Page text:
The Cherry Hill Police Department was inundated with letters, cards, food, presents and well-wishes from residents, business owners and community leaders in the days following the murder of five police officers in Dallas, Texas on July 7.
Last weekend, police officers across the country were shocked upon hearing the breaking news from Dallas, Texas.
On July 7, five police officers were killed and nine more injured while protecting a Black Lives Matter protest in downtown Dallas. The killer, identified as 25-year-old Micah Xavier Johnson, then engaged in a standoff with police. He was killed by an explosive deployed from a bomb robot after negotiations with police failed. The incident was the deadliest for law enforcement in the United States since the September 11, 2001 attacks.
Cherry Hill Chief of Police William Monaghan said the incident was shocking to all of the members in the department.
“Our hearts go out to the officers in Dallas and their families,” Monaghan said. “It shocked us to the core because of how horrific and brutal the attack was on law enforcement.”
However, in the days following the news, the department received a boost thanks to dozens of community members.
Cherry Hill residents, business owners, religious leaders and others have rallied together to show their support for the Cherry Hill Police Department. Everything from flowers and desserts to thank you cards and even a light display went up in support of officers from the Cherry Hill Police Department just days after the Dallas shooting.
“I’ve been getting countless letters and cards of supports from both business owners and residents alike,” Monaghan said. “The community has really come together in support of us.”
Following the event, dozens of well wishes began coming into the police department from residents. Some residents dropped off flowers and cards thanking police officers for their service. The Cherry Hill Police Department’s Facebook page detailed just a few of the good deeds residents did for the officers. In a few posts, residents were shown delivering pizza, coffee and other food to the police department. Another post showed a home in Kingston where the homeowner changed their spotlights to blue in honor of the officers.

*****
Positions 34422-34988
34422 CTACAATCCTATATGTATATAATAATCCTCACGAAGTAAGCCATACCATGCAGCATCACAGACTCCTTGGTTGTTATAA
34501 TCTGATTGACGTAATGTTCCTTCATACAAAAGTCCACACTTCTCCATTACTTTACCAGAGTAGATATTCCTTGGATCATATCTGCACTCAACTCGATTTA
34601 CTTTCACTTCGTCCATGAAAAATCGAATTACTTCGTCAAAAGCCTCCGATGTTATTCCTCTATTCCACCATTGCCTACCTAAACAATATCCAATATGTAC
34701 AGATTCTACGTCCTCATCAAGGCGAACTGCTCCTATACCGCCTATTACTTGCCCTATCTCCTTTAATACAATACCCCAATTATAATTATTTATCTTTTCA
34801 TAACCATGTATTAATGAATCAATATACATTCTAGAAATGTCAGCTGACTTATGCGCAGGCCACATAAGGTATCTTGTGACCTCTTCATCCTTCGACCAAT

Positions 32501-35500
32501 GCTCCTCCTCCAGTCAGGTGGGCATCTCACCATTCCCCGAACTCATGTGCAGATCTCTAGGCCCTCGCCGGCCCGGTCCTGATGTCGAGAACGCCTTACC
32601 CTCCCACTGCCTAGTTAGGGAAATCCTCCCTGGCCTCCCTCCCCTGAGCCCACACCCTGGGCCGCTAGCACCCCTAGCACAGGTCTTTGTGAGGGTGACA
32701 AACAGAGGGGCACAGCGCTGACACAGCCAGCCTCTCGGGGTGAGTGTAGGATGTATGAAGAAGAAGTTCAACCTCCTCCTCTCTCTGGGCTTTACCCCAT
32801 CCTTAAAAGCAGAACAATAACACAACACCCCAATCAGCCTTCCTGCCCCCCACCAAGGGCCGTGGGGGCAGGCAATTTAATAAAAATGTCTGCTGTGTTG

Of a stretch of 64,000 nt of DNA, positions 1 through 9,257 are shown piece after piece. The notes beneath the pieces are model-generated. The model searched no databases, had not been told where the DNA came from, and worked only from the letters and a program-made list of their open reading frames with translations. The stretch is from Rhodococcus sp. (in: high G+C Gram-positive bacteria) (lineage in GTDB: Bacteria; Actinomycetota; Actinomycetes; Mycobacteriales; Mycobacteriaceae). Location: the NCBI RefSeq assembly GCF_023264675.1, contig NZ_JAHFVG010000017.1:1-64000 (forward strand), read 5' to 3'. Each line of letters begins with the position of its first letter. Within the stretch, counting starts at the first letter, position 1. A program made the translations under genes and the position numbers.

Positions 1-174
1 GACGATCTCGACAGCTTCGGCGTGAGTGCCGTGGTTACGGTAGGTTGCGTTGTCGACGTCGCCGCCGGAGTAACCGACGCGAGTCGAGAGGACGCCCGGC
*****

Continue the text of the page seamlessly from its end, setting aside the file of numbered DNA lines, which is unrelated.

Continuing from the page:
“It’s been overwhelming the amount of support the community offered this police department,” Monaghan said. “We’ve been truly humbled by it.”
One of the toughest parts of the incident for Monaghan and the police department wasn’t just the tragic shooting in Dallas, but the negative attention police across the United States have been receiving in recent months. There have been protests across the country in past weeks in response to two incidents of police officers shooting and killing two black men. One was in Baton Rouge, La., where 37-year-old Alton Sterling was shot and killed after an officer received a call from a citizen who said a black male threatened him with a gun. The other incident was in Falcon Heights, Minn., where 32-year-old Philando Castile was shot and killed during a traffic stop. Multiple media outlets reported last Tuesday that one of the officers involved in the Castile incident thought Castile could have been a suspect in a robbery.
Monaghan noted the police officers shot in Dallas were actually protecting the Black Lives Matter protestors and their freedom of speech. He said negative attention aimed toward police could lower the morale of officers.
“We’re really concerned about the officers’ safety, especially in times like this,” Monaghan said. “We don’t want the national media attention to influence their decision-making.”
“We believe in what we are, we believe in what we stand for and in our vision for this town,” he added.
Monaghan said the support from the community has helped raise the department’s spirits overall and has helped give the officers confidence to continue performing their job at a high level.